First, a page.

Gewandhaus (Cloth Hall) Zwickau

The Gewandhaus, built between 1522 and 1525, was a guild and trade hall of the cloth makers' guild. The »spectacles« at the top of the late Gothic gable façade is a reminder of this. Situated on the main market square, next to the Town Hall, this little jewel is today home to the main seat in Zwickau of the Plauen-Zwickau Theaters. It was opened in 1823 with the opera »Der Freischütz« by which the then 13-year-old Robert Schumann is said to have been enthralled.


The Gewandhaus was erected on the site of a torn down old store and cloth hall as a guild hall for the cloth makers during the blooming of Zwickau's clothmaking for their cloth shows. Here, the four eldest masters »Viermeister« of the cloth makers' guild would examine the materials made by the Zwickau cloth makers. On the ground floor, the meat and bread stalls were housed; later it was the home of the city police. On the first floor, there was a large room which served the cloth makers, furriers, cobblers and other craftsmen as a space to sell their wares during the seasonal markets. However, in bad weather, it was used for exercises by the garrison and even as a military hospital in times of war.

In 1812, this large room was divided into two halls and many adjoining rooms by partition walls. In the largest, at the front, the »Theatre in the Gewandhaus« was completed in 1823. This theatre, however, was no more than a temporary measure. After plans for a completely new theatre collapsed for financial reasons, in the summer of 1855 a theatre was finally built along the longitudinal axis of the Gewandhaus. It was opened on the 13th of November by the Hermann Meinhardt Society with a performance of the opera »Die weiße Dame« (»The White Lady«) by Boieldieu.

Gewandhaus Zwickau - Front View


Until the beginning of the 20th century this, in many ways inadequate, theatrical space was renovated and modified time and again. At the same time, a considerable sum had been collected for the construction of a new theatre building. All of these plans collapsed, however, with the outbreak of World War One and the onset of inflation. Zwickau survived the 2nd World War without substantial destruction and the Gewandhaus remained undamaged. Nevertheless, the building and its facilities proved once again to be insufficient for the needs of its citizens.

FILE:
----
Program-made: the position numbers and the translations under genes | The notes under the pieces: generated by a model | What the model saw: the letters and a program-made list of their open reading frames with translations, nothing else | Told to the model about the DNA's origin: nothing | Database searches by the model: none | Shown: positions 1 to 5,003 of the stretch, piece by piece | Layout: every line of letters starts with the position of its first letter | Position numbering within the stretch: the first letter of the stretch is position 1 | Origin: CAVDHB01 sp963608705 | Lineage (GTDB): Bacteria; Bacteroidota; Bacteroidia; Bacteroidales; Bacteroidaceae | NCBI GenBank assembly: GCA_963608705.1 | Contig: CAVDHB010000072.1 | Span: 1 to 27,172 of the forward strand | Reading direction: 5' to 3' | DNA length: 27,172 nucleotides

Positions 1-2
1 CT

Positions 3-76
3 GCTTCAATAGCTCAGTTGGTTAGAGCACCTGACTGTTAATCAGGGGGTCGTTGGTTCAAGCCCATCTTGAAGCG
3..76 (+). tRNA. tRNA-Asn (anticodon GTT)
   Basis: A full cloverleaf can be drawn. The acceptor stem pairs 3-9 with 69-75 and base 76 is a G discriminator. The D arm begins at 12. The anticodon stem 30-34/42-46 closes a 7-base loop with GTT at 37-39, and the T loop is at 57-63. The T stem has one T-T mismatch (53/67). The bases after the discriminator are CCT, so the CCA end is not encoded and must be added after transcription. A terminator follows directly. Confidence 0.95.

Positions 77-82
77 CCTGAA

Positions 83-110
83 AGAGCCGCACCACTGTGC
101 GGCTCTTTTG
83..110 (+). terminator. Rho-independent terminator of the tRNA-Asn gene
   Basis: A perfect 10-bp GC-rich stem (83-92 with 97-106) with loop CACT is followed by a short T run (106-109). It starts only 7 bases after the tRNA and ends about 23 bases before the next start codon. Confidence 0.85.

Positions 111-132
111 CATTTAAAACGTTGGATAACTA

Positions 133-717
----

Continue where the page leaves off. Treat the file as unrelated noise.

In the following decades, thanks to a variety of initiatives, the Zwickau Gewandhaus was renovated and enhanced as never previously imagined possible. Thus, in 1953, the totally obsolete theatre house was torn down and built anew. The character of this listed building was maintained, but this time space was made available to personnel for washing and showering.

In the '90s, renovations were again required due to asbestos pollution and also due to an increase in technical needs. On the 18th of October 1997, the Gewandhaus, whose interior had been fundamentally remodeled, was reopened for the last time, as yet, with a performance of the contemporary opera »The Idiot« by Karl Ottomar Treibmann.

»Der Rose Pilgerfahrt« World Premiere


In 2000, the theatres of Plauen and Zwickau entered into a fusion brought on by economic reasons. The new PLAUEN-ZWICKAU THEATER, with its expanded ensembles in musical theatre, plays and ballet, and with its orchestra and puppet theatre, wishes to abduct audiences in both cities into the world of the theatre. And incidentally, the »House« tends to the legacy of Robert Schumann not only with its performances; it is also the home of a prize winner. In 1967, the theatre's Philharmonic Orchestra was awarded the Robert Schumann Prize.